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Colleges' borrowing has not left them in financial difficulty

I am pleased that the recent National Audit Office (NAO) report, Renewing the Physical Infrastructure of English Further Education Colleges, recognises the huge progress we have made in rebuilding and revitalising the FE estate (FE Focus, July 11). I was therefore surprised by Steve Hook's negative view of the impact this is making.

To quote the report, at incorporation "much of the physical infrastructure was in poor condition, and many buildings required urgent health and safety-related repairs, were unattractive to potential learners, unsuitable for modern learning, inaccessible to people with disabilities and inefficient to run".

Since then, record levels of investment have supported FE colleges in shaping their futures. Colleges are investing in the high-quality facilities needed to deliver courses, attract learners and meet employers' skills needs. Between April 2001 and March 2008, the Learning and Skills Council (LSC) approved colleges' projects at the final application stage with a cost of amp;#163;4.2 billion and grant support of amp;#163;1.7bn.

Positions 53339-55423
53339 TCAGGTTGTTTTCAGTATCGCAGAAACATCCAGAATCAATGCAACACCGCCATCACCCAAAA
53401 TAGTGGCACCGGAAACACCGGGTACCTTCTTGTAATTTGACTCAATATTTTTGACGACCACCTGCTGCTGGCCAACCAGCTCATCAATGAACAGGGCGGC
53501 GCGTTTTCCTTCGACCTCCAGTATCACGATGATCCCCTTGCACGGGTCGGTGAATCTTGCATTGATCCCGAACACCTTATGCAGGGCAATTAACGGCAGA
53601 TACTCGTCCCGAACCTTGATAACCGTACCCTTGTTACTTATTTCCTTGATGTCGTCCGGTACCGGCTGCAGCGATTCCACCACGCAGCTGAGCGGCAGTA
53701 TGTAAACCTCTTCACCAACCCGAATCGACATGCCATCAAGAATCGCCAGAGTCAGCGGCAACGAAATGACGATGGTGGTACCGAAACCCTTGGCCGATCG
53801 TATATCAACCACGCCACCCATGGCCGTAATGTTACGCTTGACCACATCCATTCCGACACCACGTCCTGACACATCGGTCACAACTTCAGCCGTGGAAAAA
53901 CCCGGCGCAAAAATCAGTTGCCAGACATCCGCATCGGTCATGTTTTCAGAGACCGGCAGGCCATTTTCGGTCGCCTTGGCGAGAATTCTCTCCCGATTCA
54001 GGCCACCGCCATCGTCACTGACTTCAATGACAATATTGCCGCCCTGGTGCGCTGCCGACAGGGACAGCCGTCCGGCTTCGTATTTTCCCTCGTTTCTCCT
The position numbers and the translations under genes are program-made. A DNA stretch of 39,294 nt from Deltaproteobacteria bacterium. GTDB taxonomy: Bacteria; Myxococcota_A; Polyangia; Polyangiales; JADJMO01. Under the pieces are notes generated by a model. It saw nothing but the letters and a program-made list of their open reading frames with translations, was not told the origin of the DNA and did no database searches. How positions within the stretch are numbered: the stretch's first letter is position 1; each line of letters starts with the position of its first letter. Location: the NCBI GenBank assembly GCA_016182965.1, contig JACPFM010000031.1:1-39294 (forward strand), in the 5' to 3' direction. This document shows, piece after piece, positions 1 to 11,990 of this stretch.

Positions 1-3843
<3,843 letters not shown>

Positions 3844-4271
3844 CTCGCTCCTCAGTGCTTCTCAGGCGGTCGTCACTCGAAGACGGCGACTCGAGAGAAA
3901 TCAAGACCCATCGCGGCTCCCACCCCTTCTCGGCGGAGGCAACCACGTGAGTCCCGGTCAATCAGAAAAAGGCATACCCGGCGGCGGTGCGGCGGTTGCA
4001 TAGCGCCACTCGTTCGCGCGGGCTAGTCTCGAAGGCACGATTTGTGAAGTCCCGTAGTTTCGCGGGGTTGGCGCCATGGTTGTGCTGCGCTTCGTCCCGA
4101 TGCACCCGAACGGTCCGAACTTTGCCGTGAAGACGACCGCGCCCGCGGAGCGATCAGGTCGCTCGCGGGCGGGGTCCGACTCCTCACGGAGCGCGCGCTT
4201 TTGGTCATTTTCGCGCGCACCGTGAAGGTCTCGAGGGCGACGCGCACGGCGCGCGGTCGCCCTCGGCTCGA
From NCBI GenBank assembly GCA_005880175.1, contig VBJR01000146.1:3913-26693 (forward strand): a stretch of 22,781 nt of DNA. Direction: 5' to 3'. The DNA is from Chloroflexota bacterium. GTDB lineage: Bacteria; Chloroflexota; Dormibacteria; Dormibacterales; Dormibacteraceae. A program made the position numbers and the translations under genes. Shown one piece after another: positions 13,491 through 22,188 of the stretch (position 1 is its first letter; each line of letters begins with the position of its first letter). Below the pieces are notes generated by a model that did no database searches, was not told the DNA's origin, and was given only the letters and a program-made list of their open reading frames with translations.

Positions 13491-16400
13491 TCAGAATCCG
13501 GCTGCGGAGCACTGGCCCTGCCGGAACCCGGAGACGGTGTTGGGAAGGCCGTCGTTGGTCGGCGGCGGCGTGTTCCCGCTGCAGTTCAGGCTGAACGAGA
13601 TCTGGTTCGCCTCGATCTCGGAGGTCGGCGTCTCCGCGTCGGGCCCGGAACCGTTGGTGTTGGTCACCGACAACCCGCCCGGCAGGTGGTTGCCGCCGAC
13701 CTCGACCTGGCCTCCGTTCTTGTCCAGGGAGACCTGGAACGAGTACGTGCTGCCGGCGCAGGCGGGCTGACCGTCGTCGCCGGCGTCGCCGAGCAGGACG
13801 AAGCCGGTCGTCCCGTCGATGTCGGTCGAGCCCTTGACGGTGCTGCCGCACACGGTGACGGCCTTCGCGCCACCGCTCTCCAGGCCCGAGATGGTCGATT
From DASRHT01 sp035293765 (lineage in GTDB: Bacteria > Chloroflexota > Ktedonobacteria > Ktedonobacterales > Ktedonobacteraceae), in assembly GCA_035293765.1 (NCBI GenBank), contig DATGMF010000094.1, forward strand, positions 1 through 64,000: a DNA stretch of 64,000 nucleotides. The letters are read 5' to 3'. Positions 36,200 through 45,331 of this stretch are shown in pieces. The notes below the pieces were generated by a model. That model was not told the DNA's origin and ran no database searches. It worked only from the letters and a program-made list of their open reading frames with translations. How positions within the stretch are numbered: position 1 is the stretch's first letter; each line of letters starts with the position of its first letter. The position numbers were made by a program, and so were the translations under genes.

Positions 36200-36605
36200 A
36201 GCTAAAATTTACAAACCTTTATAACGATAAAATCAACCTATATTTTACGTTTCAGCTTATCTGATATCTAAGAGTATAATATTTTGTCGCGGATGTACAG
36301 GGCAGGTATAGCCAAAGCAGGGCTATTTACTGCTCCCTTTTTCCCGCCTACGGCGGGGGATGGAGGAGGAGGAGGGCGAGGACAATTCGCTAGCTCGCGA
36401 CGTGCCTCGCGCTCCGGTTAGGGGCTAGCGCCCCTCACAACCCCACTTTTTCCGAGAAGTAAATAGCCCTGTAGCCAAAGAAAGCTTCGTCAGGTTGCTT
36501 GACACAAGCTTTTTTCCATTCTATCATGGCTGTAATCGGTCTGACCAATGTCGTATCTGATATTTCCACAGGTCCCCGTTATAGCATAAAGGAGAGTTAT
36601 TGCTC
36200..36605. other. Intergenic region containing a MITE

To ensure all communities have world-class facilities, the Government has committed amp;#163;2.3bn for the next three years. This is expected to support more than 120 projects; in turn, three-quarters of a million learners will benefit from new facilities.

As independent, self-governing bodies, it is only right that FE colleges contribute towards the cost of their capital projects. To date, the NAO has not found any college reporting financial difficulties, and the LSC's affordability criteria ensure that levels of borrowing remain affordable. For the sector as a whole, interest payable is only at about 1 per cent of college income. We will, of course, keep such policies under review to make sure colleges continue to be supported.

Bill Rammell, Minister for further and higher education.

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